Hope springs in West Broadway with new housing


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Hey there, time traveller!
This article was published 30/08/2016 (2229 days ago), so information in it may no longer be current.

Tenants will soon be moving into West Broadway’s newest rental apartment building. The six-storey mid-rise, at 184 Sherbrook, is stylish yet modest.

It respectfully fits into the neighbourhood — set back from the sidewalk, clad with wood like nearby houses. Its narrow frontage and split mass minimize its size, complementing the scale of adjacent commercial structures.

More importantly, Fountain Springs will serve members of its source organization, the Clubhouse of Winnipeg Inc., with quality, safe, affordable housing. Other persons with low-to-mid incomes will join the first tenants in coming months.

Supplied photo by Susan Algie The residential portion of Fountain Springs (floors 2-6) creates a new, shaded pedestrian right-of-way in Wolseley. It’s a place to mingle with neighbours.

The Clubhouse is a non-profit organization (funded by the WRHA), that offers persons with a history of mental health illness meaningful social interaction and pre-vocational skill-building, which leads to greater independence and may include returning to paid employment. This is a non-clinical model embraced internationally by Clubhouses around the world.

Manitoba’s first and only Clubhouse opened its doors in 1999, at 172 Sherbrook, where today it serves a daily average of 30 to 45 individuals.

The organization imagined the project, “decent housing for Clubhouse members,” said Marty Dolin, president of Fountain Springs Housing. The Clubhouse donated its parking lot for the building site.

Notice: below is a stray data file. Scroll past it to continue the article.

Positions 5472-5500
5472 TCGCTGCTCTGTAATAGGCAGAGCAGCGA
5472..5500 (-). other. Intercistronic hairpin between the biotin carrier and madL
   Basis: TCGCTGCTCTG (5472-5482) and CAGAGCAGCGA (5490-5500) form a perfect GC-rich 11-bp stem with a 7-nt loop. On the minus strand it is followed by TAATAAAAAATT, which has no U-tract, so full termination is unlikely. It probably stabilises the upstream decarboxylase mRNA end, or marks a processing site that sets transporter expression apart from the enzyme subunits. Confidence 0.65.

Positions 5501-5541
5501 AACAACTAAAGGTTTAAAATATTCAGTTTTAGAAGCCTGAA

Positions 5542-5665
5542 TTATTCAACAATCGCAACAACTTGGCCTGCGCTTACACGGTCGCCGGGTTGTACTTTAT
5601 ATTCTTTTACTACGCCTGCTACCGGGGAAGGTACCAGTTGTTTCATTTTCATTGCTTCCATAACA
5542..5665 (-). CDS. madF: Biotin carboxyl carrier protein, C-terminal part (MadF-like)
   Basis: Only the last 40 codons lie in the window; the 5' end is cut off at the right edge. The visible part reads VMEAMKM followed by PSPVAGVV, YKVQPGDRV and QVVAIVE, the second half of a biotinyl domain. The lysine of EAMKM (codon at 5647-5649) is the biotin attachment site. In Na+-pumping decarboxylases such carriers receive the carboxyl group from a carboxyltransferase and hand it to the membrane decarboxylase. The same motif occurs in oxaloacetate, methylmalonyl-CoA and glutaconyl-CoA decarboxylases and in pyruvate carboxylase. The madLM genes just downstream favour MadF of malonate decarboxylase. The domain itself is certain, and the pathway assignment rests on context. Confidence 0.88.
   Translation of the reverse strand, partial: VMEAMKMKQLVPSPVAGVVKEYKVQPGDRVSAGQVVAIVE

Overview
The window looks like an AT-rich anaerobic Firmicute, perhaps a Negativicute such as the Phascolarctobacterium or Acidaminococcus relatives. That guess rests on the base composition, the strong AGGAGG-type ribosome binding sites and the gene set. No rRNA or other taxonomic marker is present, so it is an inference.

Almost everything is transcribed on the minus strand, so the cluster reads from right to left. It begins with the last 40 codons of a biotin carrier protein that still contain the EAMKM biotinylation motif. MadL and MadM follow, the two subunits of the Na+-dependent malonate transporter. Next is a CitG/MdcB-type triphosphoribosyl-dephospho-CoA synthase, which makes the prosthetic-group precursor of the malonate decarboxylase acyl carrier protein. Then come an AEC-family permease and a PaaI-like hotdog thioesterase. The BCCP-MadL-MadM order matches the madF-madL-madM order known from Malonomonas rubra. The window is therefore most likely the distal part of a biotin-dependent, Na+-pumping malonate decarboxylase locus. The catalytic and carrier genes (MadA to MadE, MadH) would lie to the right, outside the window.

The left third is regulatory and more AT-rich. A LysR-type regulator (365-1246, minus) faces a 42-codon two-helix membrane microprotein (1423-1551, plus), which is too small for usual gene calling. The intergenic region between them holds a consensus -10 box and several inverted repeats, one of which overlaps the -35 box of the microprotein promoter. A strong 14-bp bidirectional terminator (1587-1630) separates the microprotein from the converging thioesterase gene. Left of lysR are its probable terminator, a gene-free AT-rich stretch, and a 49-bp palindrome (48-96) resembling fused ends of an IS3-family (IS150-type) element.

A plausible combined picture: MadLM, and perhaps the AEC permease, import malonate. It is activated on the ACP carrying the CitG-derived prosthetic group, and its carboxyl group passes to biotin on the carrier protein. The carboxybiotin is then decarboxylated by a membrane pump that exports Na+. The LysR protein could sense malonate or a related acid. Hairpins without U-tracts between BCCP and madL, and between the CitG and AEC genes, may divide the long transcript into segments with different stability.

There are 30 suites, including one for the live-in caretaker. Twenty-five are one-bedroom units; five have two bedrooms. Three one-bedroom units are fully accessible for wheelchair users. Eighteen suites are for adults recovering from mental illness.

Rents are set at affordable levels and 15 suites are rent-geared-to-income.

The main floor has two multipurpose rooms (one with a full kitchen), where residents can socialize.

The living units, on floors 2 to 6, are bright. Their oblong windows soar floor-to-ceiling — two in each living room with a similar, operational window in every bedroom. The door into each unit is also floor-to-ceiling, stretching eight feet high.

Walls, blinds, kitchen and bathroom cabinetry and fixtures (fridge, stove, toilet and bathroom sink) are white. The flooring resembles blond wood. There are sleek, slit LED ceiling lights.

At the east and west ends of the common residential hallways, floor-to-ceiling windows frame magnificent city views. A Clubhouse member, who hadn’t yet seen the interior, asked me, “Is it condo-ish?”

I’d say Manhattan-ish.

The designers are h5 architecture and David Penner Architect.

Said architect Hélio Rodrigues, “There was originally a lot of opposition to the project from single-family neighbourhood residents. Now (the building is up) they are embracing it. There’s nothing more rewarding than acceptance.”

Now’s the time to welcome our “new” neighbours.

Gail Perry is a community correspondent for Wolseley. She can be reached at: gailperry.writer@gmail.com

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